Auditor-General's overview

The Civil Aviation Authority's progress with improving certification and surveillance.

The Civil Aviation Authority (the CAA) is the regulatory agency that safeguards civil aviation in New Zealand. The CAA controls which operators enter the civil aviation system (certification) and monitors operators' ongoing adherence to safety standards (surveillance).

More than 96% of air travel in New Zealand occurs on aircraft carrying 10 or more passengers and operated by large airlines. The safety performance of these operators is good and comparable with that of large airline operators internationally.1 Accidents involving smaller airlines carrying fewer passengers are more common, but still relatively infrequent.

Since 1997, my Office has carried out four audits of the CAA's certification and surveillance functions for civil aviation operators. Our audits looked at large airline operators and the operators of smaller airlines. This report sets out the findings of our fourth audit, carried out to establish whether the CAA had addressed the 10 recommendations in our 2005 report.

The CAA had accepted our 2005 recommendations and had worked on improvements to its certification and surveillance policies, processes, and tools. The CAA had also reported publicly that it was making good progress in strengthening its certification and surveillance functions. However, in my view, the CAA has not made adequate progress in addressing our 2005 recommendations.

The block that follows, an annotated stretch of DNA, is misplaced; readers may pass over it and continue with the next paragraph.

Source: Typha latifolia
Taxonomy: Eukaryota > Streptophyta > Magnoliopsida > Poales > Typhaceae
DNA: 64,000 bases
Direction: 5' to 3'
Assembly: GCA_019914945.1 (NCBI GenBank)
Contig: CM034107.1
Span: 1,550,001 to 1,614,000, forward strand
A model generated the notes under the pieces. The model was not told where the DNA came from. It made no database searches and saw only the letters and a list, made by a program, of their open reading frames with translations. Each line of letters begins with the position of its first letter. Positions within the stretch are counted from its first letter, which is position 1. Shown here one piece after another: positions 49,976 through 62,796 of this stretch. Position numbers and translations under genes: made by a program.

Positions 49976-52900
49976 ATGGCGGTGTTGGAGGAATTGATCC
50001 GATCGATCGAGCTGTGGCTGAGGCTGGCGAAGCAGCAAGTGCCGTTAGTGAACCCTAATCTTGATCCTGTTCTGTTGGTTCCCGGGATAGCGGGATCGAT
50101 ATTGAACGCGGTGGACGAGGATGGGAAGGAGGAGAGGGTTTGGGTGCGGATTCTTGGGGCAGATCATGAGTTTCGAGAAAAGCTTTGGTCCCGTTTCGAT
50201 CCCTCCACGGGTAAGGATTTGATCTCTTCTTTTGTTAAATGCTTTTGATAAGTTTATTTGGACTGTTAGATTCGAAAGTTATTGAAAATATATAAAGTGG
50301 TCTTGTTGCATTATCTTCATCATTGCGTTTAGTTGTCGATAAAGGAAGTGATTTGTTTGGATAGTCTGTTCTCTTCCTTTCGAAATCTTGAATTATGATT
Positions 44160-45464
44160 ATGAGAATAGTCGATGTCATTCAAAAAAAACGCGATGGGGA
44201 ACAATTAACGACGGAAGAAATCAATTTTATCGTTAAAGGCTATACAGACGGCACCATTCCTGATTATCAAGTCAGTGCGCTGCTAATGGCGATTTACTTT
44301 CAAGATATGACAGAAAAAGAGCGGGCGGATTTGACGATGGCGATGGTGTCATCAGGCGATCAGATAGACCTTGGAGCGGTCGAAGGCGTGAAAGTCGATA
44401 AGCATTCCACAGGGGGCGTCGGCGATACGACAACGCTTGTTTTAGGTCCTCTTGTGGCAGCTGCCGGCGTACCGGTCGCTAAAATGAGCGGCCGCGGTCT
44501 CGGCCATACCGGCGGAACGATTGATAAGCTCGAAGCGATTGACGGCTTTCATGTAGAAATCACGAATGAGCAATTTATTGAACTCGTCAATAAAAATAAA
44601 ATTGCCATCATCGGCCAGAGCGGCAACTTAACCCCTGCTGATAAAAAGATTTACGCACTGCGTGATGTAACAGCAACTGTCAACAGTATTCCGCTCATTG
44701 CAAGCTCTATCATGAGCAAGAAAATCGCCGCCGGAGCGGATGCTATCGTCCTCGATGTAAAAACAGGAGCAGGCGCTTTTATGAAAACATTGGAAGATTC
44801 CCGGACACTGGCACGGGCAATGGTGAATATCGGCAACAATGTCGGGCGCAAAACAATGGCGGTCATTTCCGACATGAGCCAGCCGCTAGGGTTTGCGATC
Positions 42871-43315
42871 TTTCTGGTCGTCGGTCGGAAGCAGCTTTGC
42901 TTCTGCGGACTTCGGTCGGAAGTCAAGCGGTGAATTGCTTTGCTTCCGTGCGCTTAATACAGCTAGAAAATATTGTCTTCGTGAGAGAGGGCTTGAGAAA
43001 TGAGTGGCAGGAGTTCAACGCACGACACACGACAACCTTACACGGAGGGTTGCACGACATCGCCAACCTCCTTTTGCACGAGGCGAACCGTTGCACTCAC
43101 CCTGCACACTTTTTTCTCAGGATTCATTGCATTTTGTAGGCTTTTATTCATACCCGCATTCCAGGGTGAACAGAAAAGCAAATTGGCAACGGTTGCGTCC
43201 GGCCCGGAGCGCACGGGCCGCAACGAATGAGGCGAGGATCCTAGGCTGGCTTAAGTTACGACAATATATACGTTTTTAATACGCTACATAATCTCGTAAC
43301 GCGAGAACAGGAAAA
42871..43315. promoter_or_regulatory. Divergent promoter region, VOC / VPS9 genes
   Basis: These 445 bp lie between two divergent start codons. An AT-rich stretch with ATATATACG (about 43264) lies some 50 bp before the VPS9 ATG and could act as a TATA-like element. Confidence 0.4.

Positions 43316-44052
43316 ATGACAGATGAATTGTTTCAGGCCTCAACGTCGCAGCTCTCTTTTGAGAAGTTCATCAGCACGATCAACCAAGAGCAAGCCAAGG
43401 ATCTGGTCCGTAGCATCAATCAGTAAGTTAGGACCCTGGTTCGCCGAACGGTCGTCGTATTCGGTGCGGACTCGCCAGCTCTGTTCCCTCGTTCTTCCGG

Overall, the CAA has yet to make the changes necessary to better use its current resources to improve the effectiveness and efficiency of certification and surveillance. Some of the CAA's new policies, processes, and tools have been delayed or have been only very recently introduced, and they are not yet fully implemented or consistently applied. For example, the unit managers in the Airlines Group and the General Aviation Group are not tailoring Civil Aviation Rule checklists to reflect the size and risk of each operator's organisation as originally intended. Not tailoring the checklists in this way means that the scope and depth of surveillance is not adjusted and the operator's whole operation is subjected to the same level of audit – irrespective of the operator's overall level of risk.

Of the 10 recommendations made in 2005, I consider that only one – the introduction of a new risk assessment tool – has been fully addressed. This new risk assessment tool is improving the identification of an operator's risk, and the CAA is beginning to adjust the frequency of surveillance in response to that risk. However, eight of our 2005 recommendations have been only partly addressed, and one recommendation has not been addressed.

The environment in which the CAA operates has not changed significantly in the last five years, and our 2005 recommendations remain relevant. The CAA's weaknesses that we have previously identified remain. These weaknesses affect the rigour, consistency, and transparency of regulation. They include:

  • Decisions to certify some operators, despite their non-compliance with the Civil Aviation Rules, are not supported by enough evidence to verify the discretion exercised. For example, the CAA told an operator that it "did not meet the requirements for recertification, and to qualify for recertification a major overhaul of the company was needed". However, a week after the operator prepared a plan to address the CAA's main concerns, the CAA issued a six-and-a-half month certificate to the operator. My staff were not able to find evidence on file of the CAA's reasoning and judgement that the operator had the resources and capability to comply with the Civil Aviation Rules at the time that the certificate was issued. In my view, there had not been enough time for the operator to overhaul its organisation and it is doubtful that the operator met the requirements for certification.